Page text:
Tiny Desk Concerts
2:00 pm
Mon September 16, 2013

Shovels & Rope: Tiny Desk Concert

Shovels and Rope plays a Tiny Desk Concert in June 2013.
Chloe Coleman NPR

Originally published on Mon December 23, 2013 5:10 pm

Shovels & Rope's presence in the NPR Music offices attracted plenty of interest; many in attendance had long since fallen in love with the husband-and-wife duo's mix of rowdy folk-rock and rootsy balladeering.

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Music
1:48 pm
Mon September 16, 2013

Dimanche Matin, September 15

Lots of traditional and contemporary Cajun French favorites. Includes a weekly segment with A.J. LeBlanc on Acadian genealogy. 

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Favorite Sessions
1:43 pm
Mon September 16, 2013

KEXP Presents: The Bats

Robert Scott of New Zealand rock band The Bats.
Charina Pitzel KEXP

Originally published on Mon July 7, 2014 1:14 pm

"Everyone's jumping on the hipster hippie train," one commenter said of KEXP's recent session with The Bats. The irony, of course, is that the New Zealand band has been on that train, if not leading it, for more than 30 years. It's no surprise that Brooklyn's Captured Tracks label is reissuing LPs from The Bats' label, Flying Nun, as many of today's acts have borrowed heavily from its jangly pop sound.

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Shots - Health News
1:28 pm
Mon September 16, 2013

Teens Curb Sodas And TV, But More Work Needed In Obesity Fight

Teenagers put in more than two hours a day of TV time on average, still more than what pediatricians say is healthy.
iStockphoto.com

In the past few years a wisp of a trend has emerged suggesting that the huge rise in obesity among children and teenagers may have peaked.

Here's one more bit of evidence: Teenagers are cutting back on sugary drinks, getting more exercise and watching less TV. But overall they're still pretty awesomely bad when it comes to healthful behaviors, a study finds.

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It's All Politics
1:28 pm
Mon September 16, 2013

Summers' End: A Metaphor For Obama's Economic Agenda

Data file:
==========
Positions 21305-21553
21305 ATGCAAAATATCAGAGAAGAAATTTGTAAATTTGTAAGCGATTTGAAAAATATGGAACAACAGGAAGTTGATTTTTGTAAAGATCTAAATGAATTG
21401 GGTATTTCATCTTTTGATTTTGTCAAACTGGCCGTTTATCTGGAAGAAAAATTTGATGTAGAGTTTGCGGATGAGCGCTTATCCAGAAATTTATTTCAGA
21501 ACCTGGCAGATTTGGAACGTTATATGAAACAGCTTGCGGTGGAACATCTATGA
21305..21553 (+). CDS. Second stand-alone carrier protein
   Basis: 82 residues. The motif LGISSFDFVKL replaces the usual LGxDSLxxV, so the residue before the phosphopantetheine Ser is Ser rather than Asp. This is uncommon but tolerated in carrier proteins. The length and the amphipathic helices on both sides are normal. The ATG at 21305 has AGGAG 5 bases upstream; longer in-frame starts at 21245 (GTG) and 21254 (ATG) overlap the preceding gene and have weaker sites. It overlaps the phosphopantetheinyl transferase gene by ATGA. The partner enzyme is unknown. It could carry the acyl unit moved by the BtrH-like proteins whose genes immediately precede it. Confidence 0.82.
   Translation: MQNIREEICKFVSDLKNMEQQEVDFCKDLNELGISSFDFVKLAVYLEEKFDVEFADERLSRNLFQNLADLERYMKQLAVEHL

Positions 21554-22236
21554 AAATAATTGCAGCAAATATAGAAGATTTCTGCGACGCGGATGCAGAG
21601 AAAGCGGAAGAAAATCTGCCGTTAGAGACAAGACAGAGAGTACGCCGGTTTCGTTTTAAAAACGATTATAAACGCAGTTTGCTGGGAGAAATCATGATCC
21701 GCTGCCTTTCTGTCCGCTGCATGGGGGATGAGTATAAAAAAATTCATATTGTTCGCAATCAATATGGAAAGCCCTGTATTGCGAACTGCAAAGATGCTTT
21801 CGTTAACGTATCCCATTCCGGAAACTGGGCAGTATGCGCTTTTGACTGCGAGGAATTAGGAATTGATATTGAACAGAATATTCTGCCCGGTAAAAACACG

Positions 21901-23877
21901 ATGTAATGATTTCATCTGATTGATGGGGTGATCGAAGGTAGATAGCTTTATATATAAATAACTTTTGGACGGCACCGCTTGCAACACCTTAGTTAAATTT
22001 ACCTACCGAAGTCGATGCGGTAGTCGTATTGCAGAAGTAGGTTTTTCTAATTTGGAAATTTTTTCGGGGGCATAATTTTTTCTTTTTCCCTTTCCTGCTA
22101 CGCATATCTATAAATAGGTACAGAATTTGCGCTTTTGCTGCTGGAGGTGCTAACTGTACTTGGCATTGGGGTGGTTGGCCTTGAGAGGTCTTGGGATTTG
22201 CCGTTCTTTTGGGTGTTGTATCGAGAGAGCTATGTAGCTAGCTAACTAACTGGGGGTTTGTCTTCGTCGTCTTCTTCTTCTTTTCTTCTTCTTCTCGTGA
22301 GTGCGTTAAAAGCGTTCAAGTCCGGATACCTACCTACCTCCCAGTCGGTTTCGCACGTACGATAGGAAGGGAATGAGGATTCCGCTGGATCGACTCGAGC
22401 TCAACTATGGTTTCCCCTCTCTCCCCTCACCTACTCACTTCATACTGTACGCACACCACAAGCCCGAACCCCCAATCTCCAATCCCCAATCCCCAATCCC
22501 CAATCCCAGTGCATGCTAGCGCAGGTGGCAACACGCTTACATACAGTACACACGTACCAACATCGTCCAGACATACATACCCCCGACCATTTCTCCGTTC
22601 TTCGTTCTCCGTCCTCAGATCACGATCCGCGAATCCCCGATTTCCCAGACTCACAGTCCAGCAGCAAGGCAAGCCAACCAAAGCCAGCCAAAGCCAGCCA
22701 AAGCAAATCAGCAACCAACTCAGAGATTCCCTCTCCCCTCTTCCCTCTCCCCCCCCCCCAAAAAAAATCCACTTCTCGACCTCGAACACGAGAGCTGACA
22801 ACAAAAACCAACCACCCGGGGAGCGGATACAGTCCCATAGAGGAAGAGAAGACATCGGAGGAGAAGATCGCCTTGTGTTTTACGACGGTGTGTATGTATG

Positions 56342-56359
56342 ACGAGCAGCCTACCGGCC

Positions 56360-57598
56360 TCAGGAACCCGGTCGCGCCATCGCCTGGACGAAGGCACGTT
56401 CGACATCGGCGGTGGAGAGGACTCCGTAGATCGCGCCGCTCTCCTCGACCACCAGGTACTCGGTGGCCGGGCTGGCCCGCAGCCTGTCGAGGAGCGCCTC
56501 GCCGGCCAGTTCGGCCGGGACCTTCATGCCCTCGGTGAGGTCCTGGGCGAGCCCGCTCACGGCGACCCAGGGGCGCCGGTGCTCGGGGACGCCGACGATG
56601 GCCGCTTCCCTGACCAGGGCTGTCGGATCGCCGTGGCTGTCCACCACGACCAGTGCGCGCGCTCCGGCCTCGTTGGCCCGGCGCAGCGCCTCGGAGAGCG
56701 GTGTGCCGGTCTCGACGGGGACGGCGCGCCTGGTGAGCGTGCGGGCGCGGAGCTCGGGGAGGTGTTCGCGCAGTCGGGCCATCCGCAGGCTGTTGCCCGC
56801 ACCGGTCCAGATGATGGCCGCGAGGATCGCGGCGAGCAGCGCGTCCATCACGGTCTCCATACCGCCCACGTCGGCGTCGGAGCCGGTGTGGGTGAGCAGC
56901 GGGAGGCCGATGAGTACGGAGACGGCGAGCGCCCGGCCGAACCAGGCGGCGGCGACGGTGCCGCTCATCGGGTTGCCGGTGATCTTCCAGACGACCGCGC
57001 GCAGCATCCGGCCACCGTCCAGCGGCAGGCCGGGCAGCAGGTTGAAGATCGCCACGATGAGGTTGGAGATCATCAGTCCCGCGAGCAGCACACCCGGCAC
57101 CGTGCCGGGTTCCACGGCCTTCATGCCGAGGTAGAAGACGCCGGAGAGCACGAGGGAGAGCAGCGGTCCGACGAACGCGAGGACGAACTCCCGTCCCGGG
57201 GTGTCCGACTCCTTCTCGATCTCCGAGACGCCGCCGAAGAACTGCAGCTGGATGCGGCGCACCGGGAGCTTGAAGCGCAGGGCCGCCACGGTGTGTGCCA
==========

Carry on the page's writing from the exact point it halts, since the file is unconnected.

Former Treasury Secretary Larry Summers speaks during a session at the World Economic Forum in Davos, Switzerland, in 2011.
Michel Euler AP

Originally published on Mon September 16, 2013 3:35 pm

By taking his name out of consideration for the Federal Reserve chairmanship this weekend, Lawrence Summers became a metaphor for the difficulties President Obama has had in pursuing his economic agenda.

And the end of Summers, at least as Ben Bernanke's potential successor, signaled that the president's inability to get traction on his economic agenda is likely to get worse, not better. Now even lawmakers in his own party are willing to break with him on high-profile economic decisions.

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Music
1:23 pm
Mon September 16, 2013

Diamond Sea, September 14

A weekly mix tape of all musical influences, including rock, punk and retro.

    

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Music
1:07 pm
Mon September 16, 2013

Born on the Bayou September 14

Swamp Pop, Zydeco, Creole, Cajun, Louisiana R&B, Blues and more. 

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Music
12:56 pm
Mon September 16, 2013

Bonjour Louisiane, September 16

Every morning, thousands of Cajun French music lovers tune in to KRVS to start their day with Pete Bergeron and "Bonjour Louisiane." Like morning coffee, "Bonjour Louisiane" gets you up and going with traditional Cajun French favorites and the latest releases from talented newcomers. Brush up on your French, find out about the fairs and festivals, and share the "joie de vivre" of French Louisiana. 

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The Two-Way
12:40 pm
Mon September 16, 2013

With Summers Out, Will Obama Turn To Yellen For Fed Post?

Federal Reserve Board Vice Chairman Janet Yellen is considered a top candidate to replace Ben Bernanke now that Lawrence Summers has withdrawn his name for contention for the Fed's top job.
Robert Galbraith Reuters/Landov

Financial markets rallied Monday, a day after Lawrence Summers took himself out of the running to be the next chairman of the Federal Reserve. Summers had been seen as a front-runner to replace Ben Bernanke, whose term expires in January.

His exit improved the odds for his chief rival for the position — Fed Vice Chairman Janet Yellen — as well as those of Donald Kohn, the former vice chairman of the Fed board.

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World
12:39 pm
Mon September 16, 2013

Syria: Does The U.S. And Russia Deal Go Far Enough?

The world watches and waits to hear if the Assad government will give up Syria's chemical weapons stock. In the meantime, George Perkovich of the Carnegie Endowment for International Peace talks with host Michel Martin about Israel's view on the Syrian conflict.

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